May is Mental Health Awareness month and a good time to be open about mental health. Statistics tell us that one in five people in the United States experience a mental health problem every year, including seniors.

Unfortunately, many of us do not seek help and support because of stigma. This comes from two places: The first is a place inside us, where we confuse feeling bad with being bad; the second is a feeling of shame or judgment that comes from someone else. Having a mental health concern can create stigma for both reasons and we all need to work to increase openness in our conversations and concern for others.

Living with a mental health condition can be hard. The loneliness, blame and secrecy that are often created by stigma can increase this because it raises barriers to reaching out, getting needed support and living well.

Unfortunately, older adults experiencing mental health conditions often get ignored, face rejection, bullying and discrimination. To provide an analogy, we can all easily catch a cold, a fewer number of us get the flu and a smaller group may go down with pneumonia. No one is heaping shame on someone in any of these groups for touching a doorknob covered in germs or not washing their hands.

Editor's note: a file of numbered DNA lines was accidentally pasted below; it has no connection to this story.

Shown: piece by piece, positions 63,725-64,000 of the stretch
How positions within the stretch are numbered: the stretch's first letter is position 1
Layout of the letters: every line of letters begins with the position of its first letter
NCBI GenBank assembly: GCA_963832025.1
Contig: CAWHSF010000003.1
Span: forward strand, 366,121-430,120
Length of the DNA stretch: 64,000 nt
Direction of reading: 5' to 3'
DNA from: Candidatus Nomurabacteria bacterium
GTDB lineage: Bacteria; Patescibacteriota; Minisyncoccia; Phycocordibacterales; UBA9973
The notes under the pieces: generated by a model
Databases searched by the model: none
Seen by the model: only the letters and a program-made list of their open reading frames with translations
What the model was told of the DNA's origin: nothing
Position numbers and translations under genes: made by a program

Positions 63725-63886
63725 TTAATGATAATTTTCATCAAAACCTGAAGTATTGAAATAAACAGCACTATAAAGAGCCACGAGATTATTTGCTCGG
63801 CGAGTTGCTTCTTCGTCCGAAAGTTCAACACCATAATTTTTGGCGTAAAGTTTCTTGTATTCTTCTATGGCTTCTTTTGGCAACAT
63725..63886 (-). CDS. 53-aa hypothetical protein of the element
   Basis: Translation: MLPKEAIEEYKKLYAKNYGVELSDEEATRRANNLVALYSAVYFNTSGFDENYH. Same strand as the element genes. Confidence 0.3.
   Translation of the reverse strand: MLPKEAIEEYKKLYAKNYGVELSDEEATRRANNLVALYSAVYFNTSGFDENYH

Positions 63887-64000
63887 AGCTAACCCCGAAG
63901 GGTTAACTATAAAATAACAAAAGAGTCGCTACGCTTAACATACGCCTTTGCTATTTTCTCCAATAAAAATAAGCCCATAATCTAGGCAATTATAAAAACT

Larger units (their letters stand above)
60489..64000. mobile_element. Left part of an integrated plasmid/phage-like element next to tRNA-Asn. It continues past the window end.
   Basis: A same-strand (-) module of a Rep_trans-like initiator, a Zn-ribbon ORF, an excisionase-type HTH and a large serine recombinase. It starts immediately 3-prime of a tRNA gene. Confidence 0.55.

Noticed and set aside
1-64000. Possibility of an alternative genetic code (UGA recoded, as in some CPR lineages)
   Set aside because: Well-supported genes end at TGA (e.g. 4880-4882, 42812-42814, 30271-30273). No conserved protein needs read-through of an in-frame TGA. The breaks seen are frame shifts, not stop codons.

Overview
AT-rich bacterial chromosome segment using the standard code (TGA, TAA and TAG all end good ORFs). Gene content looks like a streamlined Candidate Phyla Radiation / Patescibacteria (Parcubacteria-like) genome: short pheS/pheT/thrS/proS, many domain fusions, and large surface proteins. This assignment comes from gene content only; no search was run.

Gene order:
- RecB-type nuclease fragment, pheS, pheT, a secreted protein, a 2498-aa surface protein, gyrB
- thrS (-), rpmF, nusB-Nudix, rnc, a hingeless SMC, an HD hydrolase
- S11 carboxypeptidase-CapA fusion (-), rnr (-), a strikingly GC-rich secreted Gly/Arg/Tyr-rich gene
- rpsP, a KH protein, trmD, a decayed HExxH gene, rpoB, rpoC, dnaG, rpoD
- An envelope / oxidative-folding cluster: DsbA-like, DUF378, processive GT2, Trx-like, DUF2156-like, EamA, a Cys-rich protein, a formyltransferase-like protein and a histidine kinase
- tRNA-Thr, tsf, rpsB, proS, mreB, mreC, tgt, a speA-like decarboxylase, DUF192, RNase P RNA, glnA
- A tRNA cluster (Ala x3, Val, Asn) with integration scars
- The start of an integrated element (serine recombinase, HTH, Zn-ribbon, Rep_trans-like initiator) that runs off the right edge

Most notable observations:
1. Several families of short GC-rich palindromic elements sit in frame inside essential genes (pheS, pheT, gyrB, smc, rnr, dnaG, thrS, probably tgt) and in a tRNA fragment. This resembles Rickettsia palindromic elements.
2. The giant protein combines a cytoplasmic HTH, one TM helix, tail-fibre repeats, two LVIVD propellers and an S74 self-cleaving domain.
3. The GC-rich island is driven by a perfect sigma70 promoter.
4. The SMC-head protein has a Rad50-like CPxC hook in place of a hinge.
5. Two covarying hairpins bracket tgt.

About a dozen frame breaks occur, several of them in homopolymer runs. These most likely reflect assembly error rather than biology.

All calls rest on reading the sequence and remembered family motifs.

On the other side, the blues or anxiety can appear at many levels. Most of us can feel down or sad for a day or two, fewer of us may feel low and blue for a few weeks, especially as our sunlight disappears, and then a small group may go way down and need medication.

For these mental health concerns, friends and relatives can often be judgmental, minimizing and unhelpful. Phrases like “pull yourself together” or “just get over it” are common and unhelpful in the world of mental illness just as they would be for physical conditions. This can make a journey back to wellness longer and more difficult.

Fear and stigma often leave us feeling afraid to seek help or unaware that our symptoms could be dramatically improved with some professional help. Education can help.

Samaritan offers Mental Health First Aid, an eight-hour public education program, which introduces participants to the unique risk factors and warning signs, builds understanding of early intervention, and teaches how to help someone in crisis or experiencing a mental health challenge. To find a class or to register, call 866 -243-7747 or visit

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